Volume 42 Number 05
                 Produced: Tue Feb  3  5:44:00 US/Eastern 2004

Subjects Discussed In This Issue: 

Divine Names in the zemiros
         [Richard Dine]
Divine Names in Zemirot
         [Mark Steiner]
Friends of Sharei Tzedek
         [Arieh Lebowitz]
Hashem in Zemirot
         [Shlomo & Syma Spiro]
Idol Worship in other Religions
         [Edward Ehrlich]
New Website: Bar / Bat Mitzvah Resource Center
         [Jacob Richman]
Perhaps Allah = G-d in Arabic
         [Art Werschulz]
Singing Hashem's name in  Zimrot
         [Robert Schoenfeld]
Thank G-d for Tupperware
         [Edward Ehrlich]
Translations, anyone?
         [Shmuel Himelstein]
Tzur Mishelo - is this bentching?
         [Immanuel Burton]
What's Jesus?
         [Tzvi Stein]
Work In Hashkafa
         [Bill Bernstein]


From: Richard Dine <richard.dine@...>
Date: Mon, 2 Feb 2004 09:02:45 -0500
Subject: RE: Divine Names in the zemiros

While not directly on point, I would note that one way I try to
encourage Kavanah for Zemirot is to have my children try to pick a zemer
for us to sing that has a relationship to the particular Shabbat.  It
makes them think about each zemer's meaning.  This past week, the links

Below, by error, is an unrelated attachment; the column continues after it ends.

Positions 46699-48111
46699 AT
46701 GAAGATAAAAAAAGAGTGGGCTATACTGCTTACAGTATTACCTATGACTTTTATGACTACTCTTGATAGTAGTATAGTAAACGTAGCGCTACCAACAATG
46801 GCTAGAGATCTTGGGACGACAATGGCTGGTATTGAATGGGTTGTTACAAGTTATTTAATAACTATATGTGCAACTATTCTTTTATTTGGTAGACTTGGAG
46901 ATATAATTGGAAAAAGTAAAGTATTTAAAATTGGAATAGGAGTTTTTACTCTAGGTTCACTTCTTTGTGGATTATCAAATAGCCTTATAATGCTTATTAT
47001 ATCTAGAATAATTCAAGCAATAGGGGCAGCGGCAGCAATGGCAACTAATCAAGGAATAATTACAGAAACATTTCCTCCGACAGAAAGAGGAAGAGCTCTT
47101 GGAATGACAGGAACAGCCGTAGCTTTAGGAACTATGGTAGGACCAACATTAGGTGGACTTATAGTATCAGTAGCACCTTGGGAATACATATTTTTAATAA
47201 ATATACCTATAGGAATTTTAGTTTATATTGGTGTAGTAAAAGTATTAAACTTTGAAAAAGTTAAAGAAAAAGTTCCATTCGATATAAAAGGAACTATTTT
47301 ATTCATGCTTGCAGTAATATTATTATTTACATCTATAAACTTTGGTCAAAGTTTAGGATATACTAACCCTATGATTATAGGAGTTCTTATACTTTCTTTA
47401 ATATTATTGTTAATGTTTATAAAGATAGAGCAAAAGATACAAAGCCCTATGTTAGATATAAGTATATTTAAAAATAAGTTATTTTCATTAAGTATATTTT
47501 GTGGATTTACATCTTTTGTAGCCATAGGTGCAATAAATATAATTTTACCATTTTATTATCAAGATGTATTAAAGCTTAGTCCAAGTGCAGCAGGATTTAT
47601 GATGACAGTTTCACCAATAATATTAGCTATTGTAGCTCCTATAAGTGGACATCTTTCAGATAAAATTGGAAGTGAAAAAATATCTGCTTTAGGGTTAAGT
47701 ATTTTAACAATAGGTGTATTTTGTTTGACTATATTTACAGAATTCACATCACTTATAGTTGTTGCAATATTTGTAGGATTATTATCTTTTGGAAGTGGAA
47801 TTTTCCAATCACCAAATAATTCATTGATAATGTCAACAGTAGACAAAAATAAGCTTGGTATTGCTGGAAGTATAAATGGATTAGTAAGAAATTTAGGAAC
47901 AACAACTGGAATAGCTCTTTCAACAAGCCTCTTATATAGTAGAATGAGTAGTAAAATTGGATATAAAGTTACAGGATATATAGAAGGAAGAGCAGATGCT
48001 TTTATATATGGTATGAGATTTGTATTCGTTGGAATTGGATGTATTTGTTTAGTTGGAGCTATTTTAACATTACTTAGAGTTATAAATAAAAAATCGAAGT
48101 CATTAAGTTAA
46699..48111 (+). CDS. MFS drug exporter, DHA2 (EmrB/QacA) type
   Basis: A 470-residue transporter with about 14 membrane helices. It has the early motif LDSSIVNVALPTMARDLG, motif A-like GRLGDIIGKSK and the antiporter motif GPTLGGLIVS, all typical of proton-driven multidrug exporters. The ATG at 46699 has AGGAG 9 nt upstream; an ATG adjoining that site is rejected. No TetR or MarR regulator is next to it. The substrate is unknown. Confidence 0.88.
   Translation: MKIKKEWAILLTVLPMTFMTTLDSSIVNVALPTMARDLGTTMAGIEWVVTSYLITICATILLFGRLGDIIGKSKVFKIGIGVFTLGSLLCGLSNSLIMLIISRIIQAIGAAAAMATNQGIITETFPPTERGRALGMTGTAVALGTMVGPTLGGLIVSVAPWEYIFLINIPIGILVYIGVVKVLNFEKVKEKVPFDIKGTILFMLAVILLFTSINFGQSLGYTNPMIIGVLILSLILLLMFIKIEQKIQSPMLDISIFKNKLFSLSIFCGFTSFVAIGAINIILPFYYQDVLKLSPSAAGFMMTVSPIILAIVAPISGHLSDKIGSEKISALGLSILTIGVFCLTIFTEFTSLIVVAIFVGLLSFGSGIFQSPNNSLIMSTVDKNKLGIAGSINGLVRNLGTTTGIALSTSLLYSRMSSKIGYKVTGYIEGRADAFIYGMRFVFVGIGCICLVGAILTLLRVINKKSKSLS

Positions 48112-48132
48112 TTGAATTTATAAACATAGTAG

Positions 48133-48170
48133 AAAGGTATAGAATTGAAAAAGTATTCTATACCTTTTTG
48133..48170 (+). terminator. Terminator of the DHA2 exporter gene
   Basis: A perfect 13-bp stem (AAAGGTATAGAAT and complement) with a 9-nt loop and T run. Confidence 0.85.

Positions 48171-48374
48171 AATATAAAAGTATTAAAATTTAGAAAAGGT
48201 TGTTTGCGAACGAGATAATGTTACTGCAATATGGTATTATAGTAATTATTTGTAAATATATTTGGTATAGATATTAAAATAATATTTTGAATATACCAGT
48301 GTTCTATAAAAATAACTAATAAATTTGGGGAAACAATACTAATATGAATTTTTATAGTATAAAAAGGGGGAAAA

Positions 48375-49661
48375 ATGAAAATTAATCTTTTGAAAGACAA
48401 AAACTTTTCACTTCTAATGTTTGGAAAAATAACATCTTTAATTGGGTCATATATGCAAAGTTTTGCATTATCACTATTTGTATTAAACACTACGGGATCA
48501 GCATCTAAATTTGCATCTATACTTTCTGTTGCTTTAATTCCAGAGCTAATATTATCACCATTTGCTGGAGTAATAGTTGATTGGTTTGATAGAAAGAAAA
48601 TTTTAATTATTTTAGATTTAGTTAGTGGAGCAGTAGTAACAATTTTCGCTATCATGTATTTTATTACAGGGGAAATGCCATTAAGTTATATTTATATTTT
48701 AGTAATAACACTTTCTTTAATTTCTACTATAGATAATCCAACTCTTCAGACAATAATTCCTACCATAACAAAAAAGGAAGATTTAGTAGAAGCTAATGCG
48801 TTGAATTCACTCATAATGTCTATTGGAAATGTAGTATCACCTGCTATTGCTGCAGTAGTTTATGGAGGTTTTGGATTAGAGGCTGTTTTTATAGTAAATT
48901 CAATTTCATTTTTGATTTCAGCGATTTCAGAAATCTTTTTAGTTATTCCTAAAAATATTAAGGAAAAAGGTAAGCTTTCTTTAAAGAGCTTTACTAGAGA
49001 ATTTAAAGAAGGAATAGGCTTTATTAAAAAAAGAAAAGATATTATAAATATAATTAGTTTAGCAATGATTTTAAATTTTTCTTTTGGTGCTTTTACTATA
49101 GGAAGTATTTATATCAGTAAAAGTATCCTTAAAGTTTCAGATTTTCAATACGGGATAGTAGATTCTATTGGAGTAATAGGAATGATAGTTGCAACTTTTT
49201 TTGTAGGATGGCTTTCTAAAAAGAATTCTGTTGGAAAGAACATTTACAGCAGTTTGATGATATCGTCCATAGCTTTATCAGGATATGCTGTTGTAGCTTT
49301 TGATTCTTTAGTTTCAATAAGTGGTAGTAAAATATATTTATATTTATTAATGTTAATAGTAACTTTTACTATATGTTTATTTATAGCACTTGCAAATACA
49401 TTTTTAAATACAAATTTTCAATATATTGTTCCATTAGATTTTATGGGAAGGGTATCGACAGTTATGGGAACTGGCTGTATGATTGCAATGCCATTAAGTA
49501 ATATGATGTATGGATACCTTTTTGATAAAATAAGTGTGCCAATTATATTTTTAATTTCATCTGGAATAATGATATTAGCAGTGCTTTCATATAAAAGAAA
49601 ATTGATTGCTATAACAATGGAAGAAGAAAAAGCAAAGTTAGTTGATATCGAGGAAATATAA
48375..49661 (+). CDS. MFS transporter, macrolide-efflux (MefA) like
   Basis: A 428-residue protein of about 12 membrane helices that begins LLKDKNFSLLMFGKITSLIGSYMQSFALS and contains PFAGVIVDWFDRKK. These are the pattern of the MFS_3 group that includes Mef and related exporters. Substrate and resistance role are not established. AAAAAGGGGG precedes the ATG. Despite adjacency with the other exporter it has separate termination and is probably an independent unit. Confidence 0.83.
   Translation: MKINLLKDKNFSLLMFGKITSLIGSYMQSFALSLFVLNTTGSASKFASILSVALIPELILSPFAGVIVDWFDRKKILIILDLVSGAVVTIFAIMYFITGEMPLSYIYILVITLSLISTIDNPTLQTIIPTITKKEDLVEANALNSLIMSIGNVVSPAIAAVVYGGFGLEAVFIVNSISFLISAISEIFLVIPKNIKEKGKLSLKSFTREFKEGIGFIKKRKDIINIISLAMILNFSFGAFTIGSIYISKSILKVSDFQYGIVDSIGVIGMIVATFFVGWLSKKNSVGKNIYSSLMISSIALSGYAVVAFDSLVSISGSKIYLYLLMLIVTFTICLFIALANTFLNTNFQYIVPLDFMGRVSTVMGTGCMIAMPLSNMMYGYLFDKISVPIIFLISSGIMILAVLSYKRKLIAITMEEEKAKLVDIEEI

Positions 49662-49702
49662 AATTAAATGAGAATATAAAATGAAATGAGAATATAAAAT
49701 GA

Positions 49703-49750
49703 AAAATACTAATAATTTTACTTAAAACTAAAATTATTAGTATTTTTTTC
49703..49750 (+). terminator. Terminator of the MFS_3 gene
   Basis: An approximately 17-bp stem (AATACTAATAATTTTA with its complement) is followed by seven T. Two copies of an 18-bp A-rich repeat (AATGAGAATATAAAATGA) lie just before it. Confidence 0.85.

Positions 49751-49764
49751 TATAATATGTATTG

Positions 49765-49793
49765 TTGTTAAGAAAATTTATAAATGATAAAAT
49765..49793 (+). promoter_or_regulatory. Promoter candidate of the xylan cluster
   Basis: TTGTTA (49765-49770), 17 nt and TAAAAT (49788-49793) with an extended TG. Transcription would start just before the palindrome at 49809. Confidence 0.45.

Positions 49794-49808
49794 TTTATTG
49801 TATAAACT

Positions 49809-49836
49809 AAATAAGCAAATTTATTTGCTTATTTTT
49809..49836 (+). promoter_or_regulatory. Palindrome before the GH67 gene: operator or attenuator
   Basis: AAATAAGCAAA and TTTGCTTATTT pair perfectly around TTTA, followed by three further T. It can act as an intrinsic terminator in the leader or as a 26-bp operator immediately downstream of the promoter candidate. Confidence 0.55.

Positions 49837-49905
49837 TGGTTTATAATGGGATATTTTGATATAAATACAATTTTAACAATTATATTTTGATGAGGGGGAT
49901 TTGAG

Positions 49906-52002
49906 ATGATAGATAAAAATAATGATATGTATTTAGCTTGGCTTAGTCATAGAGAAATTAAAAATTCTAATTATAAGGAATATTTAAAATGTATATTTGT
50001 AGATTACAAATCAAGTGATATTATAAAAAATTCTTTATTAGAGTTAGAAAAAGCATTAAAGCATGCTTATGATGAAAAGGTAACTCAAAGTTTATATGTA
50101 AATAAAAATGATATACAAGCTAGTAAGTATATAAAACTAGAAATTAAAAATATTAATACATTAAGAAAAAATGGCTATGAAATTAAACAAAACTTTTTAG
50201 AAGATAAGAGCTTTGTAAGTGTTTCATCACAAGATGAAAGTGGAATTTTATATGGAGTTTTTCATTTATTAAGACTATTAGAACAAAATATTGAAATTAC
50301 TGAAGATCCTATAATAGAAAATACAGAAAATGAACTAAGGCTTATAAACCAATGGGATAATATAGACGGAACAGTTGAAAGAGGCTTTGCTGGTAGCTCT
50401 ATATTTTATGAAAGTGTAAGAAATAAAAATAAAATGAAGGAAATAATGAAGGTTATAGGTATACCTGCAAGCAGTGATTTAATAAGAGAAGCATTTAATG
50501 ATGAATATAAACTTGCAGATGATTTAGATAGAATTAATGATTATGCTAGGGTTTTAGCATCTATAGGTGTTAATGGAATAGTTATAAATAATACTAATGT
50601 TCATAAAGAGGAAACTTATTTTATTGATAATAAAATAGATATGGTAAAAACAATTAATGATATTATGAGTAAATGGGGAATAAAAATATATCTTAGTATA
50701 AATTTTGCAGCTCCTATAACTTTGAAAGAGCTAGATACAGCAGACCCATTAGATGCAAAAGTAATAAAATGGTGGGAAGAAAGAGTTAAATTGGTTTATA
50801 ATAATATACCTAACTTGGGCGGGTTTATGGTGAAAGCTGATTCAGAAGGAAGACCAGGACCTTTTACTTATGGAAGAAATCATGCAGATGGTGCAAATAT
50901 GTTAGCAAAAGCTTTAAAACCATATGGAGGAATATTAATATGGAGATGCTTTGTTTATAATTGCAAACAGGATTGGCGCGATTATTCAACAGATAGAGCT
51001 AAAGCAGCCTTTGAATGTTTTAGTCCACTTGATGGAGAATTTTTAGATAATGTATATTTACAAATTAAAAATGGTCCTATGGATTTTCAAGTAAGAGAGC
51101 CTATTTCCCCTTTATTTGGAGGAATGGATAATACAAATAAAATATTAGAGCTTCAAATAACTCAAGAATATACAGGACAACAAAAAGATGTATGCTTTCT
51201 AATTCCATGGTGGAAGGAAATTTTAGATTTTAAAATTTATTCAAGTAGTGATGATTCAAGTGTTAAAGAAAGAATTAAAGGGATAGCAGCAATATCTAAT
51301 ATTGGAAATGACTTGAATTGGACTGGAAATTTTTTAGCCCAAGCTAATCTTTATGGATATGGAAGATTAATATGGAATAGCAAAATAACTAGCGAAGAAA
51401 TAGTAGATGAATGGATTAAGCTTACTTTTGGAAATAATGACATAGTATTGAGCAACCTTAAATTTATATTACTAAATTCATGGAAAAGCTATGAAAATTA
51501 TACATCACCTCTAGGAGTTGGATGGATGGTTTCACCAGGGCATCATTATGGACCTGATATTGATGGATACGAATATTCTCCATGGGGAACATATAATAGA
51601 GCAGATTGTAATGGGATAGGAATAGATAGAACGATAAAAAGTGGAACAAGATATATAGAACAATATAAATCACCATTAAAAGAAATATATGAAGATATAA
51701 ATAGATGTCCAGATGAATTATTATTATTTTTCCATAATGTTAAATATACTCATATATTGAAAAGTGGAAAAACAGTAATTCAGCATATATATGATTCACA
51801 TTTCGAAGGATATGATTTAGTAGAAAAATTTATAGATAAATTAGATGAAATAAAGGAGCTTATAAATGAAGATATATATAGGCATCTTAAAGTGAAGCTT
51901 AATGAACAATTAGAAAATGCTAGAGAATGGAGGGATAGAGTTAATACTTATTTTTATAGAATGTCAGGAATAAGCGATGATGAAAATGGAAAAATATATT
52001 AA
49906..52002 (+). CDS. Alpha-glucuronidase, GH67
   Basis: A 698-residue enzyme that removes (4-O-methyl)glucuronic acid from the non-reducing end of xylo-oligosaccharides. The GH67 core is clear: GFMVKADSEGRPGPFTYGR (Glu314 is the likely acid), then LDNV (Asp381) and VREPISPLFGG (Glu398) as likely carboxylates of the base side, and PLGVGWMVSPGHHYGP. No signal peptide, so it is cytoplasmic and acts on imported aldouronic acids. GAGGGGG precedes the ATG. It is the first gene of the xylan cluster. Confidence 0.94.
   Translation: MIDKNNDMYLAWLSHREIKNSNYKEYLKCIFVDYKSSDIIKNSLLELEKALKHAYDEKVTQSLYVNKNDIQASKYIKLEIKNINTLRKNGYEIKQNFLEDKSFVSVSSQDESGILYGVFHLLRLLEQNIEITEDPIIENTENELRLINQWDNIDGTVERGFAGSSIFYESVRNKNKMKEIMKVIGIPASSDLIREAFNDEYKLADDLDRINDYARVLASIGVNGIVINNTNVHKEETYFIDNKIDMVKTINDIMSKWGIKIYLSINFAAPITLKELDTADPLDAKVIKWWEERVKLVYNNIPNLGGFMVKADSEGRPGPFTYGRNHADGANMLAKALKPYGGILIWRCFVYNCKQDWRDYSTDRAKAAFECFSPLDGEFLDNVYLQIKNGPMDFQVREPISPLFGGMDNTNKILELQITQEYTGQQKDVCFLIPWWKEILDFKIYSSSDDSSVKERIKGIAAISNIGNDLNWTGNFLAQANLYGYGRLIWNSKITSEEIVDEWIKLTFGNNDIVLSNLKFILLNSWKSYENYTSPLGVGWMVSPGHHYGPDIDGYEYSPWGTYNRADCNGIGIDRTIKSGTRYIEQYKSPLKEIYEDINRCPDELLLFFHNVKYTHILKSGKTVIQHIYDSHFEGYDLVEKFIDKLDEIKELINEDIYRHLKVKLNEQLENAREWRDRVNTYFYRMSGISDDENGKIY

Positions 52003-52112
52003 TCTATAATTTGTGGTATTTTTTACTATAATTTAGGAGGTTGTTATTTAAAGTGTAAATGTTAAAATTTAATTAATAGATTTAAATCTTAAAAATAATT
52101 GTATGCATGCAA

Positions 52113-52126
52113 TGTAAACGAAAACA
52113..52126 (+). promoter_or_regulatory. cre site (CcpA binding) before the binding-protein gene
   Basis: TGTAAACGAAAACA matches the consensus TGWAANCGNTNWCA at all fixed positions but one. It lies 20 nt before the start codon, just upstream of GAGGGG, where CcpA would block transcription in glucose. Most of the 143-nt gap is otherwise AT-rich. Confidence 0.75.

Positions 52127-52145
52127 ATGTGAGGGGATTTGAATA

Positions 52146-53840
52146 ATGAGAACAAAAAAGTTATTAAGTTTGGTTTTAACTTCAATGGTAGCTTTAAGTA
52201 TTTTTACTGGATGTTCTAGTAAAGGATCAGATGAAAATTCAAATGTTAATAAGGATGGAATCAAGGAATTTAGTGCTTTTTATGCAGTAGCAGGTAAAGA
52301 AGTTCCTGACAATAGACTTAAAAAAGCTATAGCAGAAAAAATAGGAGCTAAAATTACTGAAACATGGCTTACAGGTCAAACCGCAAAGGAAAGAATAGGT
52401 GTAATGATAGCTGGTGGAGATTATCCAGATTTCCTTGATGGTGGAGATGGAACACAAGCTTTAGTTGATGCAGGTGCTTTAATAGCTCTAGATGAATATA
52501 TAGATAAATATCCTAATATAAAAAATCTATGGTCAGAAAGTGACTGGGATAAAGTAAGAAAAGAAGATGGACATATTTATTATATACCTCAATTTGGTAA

were somewhat of a stretch:  Baruch K'eyl Elyon since it includes
"L'nafsheinu Pidyon" and also the song usually sung Saturday night "Al
Tirah Avdi Ya'akov" since it comes from the haftarah.  Nevertheless, I
think it has been a helpful exercise. 

Richard Dine


From: Mark Steiner <ms151@...>
Date: Mon, 2 Feb 2004 11:26:27 -0500
Subject: RE: Divine Names in Zemirot

I had not intended to post another remark on this topic, but I take
great exception to the idea that the zemiros are intended for
"entertainment."  It may indeed be true that entertainment is in the
minds of some who sing these songs of praise, but the correct response,
which I am taking the opportunity to urge here, is to LEARN the zemiros
just as you would learn any other text by R. Yehuda Halevi (Yom Shaboson
Ein Lishkoah), the great R. Boruch of Mayence (Boruch keyl elyon), Ibn
Ezra (Ki Eshmera), R. Israel Najara (Koh Ribbon, which must be sung with
great devotion), R. Shimon Hagadol, etc.  etc.

Many of the zemiros are intended to review the Laws of the Sabbath (Yom